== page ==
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      These are very good points Ed. This is the difference between positive and negative rights. We create government to protect negative rights such as safety etc. Positive rights can only be instituted via government coercion so they are in fact not rights at all since they do not exist in nature prior to the creation of a State, they are obligations on another which is coercion. The fact is, freedom is defined by lack of coercion and fraud. So we cannot have progressive socialism and be free because it requires coercion and often fraud to implement. Now Carla is correct we do pay for others already, but this was done so until recently outside the scope of force and coercion. We were never threatened with jail etc. Finally, I would like to point out something. Social health care has a 100 % failure rate if we look at history. No system put in place in 1848 is still in existence today. It will fail. Knowing this we must work together to show what the real problem is with health care in America is. If we look at our own history we will see it. Much of it is related to our food. Watch Food Inc to know more also read the Paleo Diet. Also, much of it is related to legislation that forbids the promotion of natural cures as well. 80 to 90% of conditions are metabolic in nature and avoidable or curable outside the scope of prescription drugs. If we could work on that first, before we go straight to coercion to promote a broken system, that would be progress.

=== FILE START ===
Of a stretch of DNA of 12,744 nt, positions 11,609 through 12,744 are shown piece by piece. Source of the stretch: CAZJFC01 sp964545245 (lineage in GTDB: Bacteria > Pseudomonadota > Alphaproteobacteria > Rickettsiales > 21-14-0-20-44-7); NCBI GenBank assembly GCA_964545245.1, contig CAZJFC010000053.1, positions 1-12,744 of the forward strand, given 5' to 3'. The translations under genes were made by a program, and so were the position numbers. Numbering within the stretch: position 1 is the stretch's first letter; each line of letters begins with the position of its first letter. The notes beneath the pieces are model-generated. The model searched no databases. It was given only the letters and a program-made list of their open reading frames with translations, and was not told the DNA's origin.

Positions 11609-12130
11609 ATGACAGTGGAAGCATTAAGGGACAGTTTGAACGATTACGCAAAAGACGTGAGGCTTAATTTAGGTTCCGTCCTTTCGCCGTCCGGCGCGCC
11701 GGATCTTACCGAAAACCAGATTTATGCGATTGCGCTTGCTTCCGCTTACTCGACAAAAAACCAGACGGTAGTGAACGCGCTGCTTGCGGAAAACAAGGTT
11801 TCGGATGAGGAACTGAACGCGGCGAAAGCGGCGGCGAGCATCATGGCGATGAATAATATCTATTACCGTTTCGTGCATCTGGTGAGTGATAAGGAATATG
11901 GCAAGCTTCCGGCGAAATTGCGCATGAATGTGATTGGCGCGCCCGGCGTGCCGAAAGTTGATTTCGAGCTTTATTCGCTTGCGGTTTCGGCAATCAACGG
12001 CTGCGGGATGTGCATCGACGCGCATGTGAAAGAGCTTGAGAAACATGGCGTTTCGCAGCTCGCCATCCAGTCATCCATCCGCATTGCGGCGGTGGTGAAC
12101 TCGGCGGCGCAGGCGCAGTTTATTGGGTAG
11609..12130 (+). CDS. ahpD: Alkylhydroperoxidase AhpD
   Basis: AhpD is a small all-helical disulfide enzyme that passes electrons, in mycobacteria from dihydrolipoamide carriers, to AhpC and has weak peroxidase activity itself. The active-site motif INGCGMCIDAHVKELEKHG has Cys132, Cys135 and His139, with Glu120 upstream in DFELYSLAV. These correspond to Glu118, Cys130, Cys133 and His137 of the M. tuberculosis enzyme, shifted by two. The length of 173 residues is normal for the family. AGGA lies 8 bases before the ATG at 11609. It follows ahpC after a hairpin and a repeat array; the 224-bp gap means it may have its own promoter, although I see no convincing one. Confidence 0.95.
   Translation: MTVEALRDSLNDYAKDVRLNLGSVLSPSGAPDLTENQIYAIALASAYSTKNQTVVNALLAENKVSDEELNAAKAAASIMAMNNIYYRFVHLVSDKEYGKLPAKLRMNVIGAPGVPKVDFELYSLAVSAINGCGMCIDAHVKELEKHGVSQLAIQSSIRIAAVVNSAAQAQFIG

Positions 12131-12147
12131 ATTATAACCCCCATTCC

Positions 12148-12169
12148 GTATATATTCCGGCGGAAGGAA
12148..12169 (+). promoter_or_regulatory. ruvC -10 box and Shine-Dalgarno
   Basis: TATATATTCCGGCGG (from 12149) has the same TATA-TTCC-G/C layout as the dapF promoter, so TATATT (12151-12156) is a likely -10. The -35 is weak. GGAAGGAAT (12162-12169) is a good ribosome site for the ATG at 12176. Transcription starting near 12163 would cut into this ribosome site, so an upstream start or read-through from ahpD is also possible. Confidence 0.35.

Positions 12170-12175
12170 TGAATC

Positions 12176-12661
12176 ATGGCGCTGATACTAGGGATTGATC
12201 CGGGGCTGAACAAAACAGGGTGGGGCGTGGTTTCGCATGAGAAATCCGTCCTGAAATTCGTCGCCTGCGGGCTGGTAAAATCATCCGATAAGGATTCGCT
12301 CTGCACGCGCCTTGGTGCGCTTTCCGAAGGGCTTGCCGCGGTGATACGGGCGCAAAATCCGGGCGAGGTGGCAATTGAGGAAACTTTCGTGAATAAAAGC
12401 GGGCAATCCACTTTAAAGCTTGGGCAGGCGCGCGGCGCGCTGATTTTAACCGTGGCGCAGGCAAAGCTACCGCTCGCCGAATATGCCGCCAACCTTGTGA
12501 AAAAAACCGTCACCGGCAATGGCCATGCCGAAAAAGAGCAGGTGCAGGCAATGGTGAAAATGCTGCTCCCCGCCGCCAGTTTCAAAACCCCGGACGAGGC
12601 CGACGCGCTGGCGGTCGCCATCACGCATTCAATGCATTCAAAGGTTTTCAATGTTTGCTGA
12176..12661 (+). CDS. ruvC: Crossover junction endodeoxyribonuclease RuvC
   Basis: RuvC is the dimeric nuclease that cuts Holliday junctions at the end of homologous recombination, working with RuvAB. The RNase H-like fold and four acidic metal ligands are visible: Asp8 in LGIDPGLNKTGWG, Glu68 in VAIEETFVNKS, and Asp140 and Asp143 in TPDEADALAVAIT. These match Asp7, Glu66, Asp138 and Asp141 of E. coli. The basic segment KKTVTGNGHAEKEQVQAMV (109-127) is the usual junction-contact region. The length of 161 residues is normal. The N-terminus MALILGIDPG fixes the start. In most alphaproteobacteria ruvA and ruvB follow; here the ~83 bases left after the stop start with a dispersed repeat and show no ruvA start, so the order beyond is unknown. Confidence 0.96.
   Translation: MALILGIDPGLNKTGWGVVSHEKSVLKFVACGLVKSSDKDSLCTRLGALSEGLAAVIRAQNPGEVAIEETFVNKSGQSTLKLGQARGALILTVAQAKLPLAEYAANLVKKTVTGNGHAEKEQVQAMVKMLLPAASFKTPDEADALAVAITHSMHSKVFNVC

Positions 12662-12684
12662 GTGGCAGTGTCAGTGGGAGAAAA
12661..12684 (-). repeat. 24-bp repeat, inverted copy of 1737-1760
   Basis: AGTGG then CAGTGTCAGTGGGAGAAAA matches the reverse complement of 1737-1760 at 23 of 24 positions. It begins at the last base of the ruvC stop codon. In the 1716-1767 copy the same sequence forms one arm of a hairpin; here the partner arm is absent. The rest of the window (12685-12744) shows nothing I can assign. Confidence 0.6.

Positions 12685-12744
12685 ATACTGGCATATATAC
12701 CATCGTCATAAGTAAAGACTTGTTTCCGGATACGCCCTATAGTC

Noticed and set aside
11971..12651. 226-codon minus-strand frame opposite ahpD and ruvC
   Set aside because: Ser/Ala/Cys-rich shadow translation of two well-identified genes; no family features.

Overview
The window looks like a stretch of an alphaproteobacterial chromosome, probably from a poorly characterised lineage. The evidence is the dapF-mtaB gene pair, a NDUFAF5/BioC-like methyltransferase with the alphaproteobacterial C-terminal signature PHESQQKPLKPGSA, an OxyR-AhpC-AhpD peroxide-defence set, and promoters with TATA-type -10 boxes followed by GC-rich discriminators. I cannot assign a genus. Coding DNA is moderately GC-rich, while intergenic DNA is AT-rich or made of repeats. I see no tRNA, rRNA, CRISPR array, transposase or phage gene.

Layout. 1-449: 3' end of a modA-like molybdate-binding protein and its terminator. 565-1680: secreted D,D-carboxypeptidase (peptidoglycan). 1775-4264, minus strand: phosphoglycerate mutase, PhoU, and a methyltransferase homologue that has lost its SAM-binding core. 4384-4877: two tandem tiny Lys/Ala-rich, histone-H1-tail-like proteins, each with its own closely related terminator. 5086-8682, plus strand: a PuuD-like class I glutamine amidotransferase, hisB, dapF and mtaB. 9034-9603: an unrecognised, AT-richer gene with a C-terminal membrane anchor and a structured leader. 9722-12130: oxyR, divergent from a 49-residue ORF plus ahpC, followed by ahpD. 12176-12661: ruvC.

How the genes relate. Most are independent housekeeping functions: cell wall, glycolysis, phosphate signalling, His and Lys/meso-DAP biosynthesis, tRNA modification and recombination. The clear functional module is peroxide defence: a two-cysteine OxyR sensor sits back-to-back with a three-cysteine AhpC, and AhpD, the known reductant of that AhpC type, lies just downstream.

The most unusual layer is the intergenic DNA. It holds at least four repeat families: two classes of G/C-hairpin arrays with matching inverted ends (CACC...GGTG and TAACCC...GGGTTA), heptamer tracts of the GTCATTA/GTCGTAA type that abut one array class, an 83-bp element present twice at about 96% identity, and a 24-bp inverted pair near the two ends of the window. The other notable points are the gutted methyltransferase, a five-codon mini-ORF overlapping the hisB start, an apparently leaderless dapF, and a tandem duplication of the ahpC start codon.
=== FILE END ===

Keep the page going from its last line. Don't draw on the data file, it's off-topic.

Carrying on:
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        Thanks Mark. Yes, positive 'rights' are in direct contradiction with freedom. I am anxious to hear Elizabeth elaborate on her position that health care is a right.